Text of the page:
There are various degrees of speeding. Sometimes a speeding offence is dealt with by a fixed penalty ticket issued by the Police. The more serious cases involving driving at faster speeds often end up in court. A person who is proven to have driven at a speed exceeding the speed limit by more than 45km an hour is mandatorily disqualified for a minimum of 6 months unless there are special reasons not to. We have defended people who are alleged to have been speeding where the evidence ingathered by the Police is from a hand held “laser gun” measuring device. Sometimes this evidence can be challenged with the assistance of experts.
If you are involved in a road traffic matter with the Police, the Police will often ask to see your policy if insurance. Indeed if the Police require you to produce the insurance policy it is an offence not to show it to them. It is not lawful to drive a vehicle, or to permit any other person to drive a vehicle if there is no third party risks policy covering the driver. If convicted of this offence the court will disqualify you from driving for between 1-3 years unless there are special reasons not to.
If you have been ordered not to drive by a court it is an offence to drive during the period of disqualification. If convicted there is a maximum fine of HK$10,000, imprisonment of 12 months, and disqualification from driving for 12 months for a first offence. If convicted again the disqualification period is 3 years or more.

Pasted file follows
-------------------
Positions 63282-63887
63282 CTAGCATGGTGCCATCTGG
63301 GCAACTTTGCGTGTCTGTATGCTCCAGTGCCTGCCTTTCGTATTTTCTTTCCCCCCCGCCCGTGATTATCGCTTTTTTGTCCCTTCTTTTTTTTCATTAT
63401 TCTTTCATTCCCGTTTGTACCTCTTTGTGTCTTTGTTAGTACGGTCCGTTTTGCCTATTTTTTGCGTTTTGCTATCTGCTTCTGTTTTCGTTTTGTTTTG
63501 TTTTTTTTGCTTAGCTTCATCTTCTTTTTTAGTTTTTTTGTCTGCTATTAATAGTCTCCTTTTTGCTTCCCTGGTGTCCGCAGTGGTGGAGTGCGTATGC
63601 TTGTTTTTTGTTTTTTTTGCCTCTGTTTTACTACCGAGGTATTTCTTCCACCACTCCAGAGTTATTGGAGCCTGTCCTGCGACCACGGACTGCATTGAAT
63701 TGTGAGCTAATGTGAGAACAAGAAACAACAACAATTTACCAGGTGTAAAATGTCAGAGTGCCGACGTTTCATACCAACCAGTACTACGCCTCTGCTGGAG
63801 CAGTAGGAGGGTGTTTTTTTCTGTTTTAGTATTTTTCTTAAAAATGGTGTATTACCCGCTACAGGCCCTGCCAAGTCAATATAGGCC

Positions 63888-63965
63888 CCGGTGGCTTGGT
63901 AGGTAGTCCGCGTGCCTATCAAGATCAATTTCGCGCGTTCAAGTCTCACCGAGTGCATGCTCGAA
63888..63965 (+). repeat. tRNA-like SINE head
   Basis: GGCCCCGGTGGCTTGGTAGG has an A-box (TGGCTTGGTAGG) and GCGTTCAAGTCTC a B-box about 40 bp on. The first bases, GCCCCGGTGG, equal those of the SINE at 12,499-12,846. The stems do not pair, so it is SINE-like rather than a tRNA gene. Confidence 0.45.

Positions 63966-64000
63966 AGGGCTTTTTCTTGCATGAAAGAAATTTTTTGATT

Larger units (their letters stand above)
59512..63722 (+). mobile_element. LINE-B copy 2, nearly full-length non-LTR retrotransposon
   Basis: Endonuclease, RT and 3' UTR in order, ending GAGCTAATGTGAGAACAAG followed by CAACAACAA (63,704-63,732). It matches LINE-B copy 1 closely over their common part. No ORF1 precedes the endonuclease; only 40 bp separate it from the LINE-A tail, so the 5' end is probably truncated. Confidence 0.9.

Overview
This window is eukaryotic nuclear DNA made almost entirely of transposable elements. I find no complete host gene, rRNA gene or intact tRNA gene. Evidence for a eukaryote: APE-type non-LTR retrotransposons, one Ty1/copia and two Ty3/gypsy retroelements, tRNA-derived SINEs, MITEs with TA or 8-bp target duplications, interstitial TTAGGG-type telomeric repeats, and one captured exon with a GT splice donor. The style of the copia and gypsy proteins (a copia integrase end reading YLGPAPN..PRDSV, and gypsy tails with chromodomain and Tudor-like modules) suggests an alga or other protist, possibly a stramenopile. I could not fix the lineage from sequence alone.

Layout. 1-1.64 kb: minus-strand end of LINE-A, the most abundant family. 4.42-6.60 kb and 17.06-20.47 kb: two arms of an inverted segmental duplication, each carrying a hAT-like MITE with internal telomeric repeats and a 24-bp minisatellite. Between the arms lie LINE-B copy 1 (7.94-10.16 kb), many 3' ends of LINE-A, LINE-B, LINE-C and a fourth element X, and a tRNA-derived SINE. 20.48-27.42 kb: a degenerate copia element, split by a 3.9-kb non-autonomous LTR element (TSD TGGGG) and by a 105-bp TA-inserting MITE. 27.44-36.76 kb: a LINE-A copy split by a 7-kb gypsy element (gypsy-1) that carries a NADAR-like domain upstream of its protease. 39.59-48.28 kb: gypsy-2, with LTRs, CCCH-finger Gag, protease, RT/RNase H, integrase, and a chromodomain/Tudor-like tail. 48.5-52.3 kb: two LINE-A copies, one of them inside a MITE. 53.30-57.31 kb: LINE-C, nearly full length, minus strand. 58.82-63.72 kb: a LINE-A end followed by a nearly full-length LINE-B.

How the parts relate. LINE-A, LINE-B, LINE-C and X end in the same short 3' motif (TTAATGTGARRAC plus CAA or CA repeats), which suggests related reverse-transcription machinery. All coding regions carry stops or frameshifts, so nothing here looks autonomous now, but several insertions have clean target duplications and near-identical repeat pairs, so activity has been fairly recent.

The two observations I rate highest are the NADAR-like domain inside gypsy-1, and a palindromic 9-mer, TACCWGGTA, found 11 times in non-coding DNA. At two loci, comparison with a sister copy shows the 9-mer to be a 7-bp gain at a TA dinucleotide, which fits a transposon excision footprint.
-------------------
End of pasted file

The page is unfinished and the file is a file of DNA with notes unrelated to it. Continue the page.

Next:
If you are involved in a traffic accident or if a police officer reasonably suspects you have been drink driving and you are asked to provide a specimen of breath and do not provide one and don’t have a reasonable excuse, this may give rise to a charge under the above section.
If the screening breath specimen indicates excessive breath alcohol (or if you fail to provide a screening specimen) the Police can ask you to provide breath, blood or urine specimens.
Obligations to stop and remain at the scene (and give your particulars) arise when there has been an accident and people are injured or damage is caused to another vehicle. Obligations to report an accident to the Police arise when there has been a vehicle damaged.
If the Police suspect that a vehicle has been involved in a road traffic offence (e.g. from a snapshot from a roadside camera) the Police can send a Notice to the registered owner of that vehicle demanding that the driver be identified. If, in spite of your best efforts, you are unable to find out who was driving the vehicle at the material time, you may have a defence.
The above emergency hotline is intended for clients who are in need of urgent legal representation outwith office hours.
During office hours, we encourage you to make an appointment for an initial consultation. You can either call one of our lawyers directly or e-mail us your contact details with a brief description of the nature of your enquiry. We will contact you shortly after receipt of your enquiry.
All information contained in our entire website is strictly for informational purposes only, it is neither legal advice nor a substitute for legal advice.